Even some liberals recognize that small countries like Norway and Finland, with populations below six million each, can take only a limited number of refugees.  More refugees would change the whole demographics of those countries, change their economies in unpredictable ways, and disrupt their cultures.  Asking these countries to take in millions of refugees might amount too asking too much.  Germany, with a population of over 80 million, should have the ability to accept millions of refugees without too much disruption, without, say, inspiring an illiberal backlash.

So less than 80 years ago, the world divided into those countries which set about murdering Jews as a despised race, and those which did not want Jewish refugees because accepting Jews might dilute their culture, or cause economic stress, or inspire a political backlash, or for some other reason.  Perhaps these uncharitable countries did not even have a theory for why they did not want Jews; no country has to explain why it treats its citizens better than it treats non-citizens. Less than 70 years ago, some Jews founded a country on their ancestral homelands; a country with non-Jewish citizens.

Now the writer in the New York Times tells us that Zionism offends against liberalism.  Zionism does offend against liberalism, not as practiced anywhere on earth, but as preached by liberals who have no political power.  Every actual country has its ethnic, religious, and cultural majorities; most countries have minorities, who feel, to some extent, alienated by the majority.  In the most liberal countries, these minorities also have rights.  In other countries, these minorities live inconstant fear.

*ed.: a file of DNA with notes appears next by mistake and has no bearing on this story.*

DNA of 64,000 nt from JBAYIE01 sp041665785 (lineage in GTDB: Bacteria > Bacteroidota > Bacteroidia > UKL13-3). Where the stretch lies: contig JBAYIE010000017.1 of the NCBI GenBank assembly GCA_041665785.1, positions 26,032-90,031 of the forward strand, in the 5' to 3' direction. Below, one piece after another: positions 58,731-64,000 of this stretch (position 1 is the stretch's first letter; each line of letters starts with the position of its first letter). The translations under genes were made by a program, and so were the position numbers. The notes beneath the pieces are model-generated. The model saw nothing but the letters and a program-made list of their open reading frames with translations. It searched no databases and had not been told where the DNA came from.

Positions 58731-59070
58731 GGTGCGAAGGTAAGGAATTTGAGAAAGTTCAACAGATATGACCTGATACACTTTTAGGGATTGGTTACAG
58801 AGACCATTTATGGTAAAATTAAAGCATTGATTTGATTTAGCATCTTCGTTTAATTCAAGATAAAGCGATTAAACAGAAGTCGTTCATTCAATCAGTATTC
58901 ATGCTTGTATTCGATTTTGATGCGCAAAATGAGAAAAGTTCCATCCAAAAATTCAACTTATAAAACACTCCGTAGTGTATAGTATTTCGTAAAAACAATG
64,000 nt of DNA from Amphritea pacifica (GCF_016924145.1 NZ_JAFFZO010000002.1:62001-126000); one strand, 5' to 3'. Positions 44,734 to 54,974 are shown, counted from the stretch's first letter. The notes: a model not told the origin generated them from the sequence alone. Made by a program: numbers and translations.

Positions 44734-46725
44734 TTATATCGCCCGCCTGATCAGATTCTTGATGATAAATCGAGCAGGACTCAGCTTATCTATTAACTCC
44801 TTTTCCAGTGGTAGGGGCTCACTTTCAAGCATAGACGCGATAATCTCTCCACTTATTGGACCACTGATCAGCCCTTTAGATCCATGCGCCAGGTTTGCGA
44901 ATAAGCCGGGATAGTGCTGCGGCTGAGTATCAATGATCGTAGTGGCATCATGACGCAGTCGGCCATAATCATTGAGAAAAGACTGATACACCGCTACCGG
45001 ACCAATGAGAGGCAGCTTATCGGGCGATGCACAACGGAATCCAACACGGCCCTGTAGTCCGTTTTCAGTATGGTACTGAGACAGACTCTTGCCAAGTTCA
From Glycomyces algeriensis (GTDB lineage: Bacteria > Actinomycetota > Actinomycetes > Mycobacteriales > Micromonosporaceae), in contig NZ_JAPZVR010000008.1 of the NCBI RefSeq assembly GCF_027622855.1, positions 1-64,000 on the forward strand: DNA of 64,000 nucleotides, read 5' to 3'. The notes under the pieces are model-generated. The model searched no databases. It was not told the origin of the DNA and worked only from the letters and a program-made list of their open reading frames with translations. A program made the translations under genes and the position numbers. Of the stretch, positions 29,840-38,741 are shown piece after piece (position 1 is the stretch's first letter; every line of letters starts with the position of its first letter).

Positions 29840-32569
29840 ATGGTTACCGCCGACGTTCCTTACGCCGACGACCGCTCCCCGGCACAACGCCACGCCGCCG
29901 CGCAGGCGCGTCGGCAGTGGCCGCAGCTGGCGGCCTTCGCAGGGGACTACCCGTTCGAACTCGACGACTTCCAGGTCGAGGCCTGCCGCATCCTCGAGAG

How well do minorities do in Israel, compared to minorities in other countries?

That question does not seem to bother Omri Boehm.  Israel cannot have a special affinity for Jews or Jewish culture or Jewish religion, for philosophical reasons. People who support Israel must agitate for getting rid of any relationship between the state and Jews or Judaism.  If ever Jews get in trouble in the world, Israel should treat Jewish refugees with the same degree of concern as the rest of the world does.   Which translates into . . . not much.

A Zionist, who supports the Israel that actually exists, must therefore, according to Boehm, fail as a liberal.  A true liberal would feel dissatisfied by any version of Israel, even if Israel seeks to improve the lot of its non-Jewish citizens, or limit the power of the rabbinical establishment, or find some way towards a fair settlement with the Palestinian leaders (who might not seem all that enthusiastic about finding a fair settlement with Israel). Anyone who supports Israel is not a liberal.

So Boehm says that I do not exist.

Years ago, a frightened freshman rushed into the office of Morris Raphael Cohen, the distinguished Philosophy professor at City College of New York.  “Help me,” the student cried, “a Philosophy student has proved that I do not exist.  Tell me a proof that I do exist.”

Cohen replied, “Gladly, but to whom shall I address the proof?”

About the Author
Louis Finkelman teaches Literature and Writing at Lawrence Technological University in Southfield, Michigan. He serves as half of the rabbinic team at Congregation Or Chadash in Oak Park, Michigan.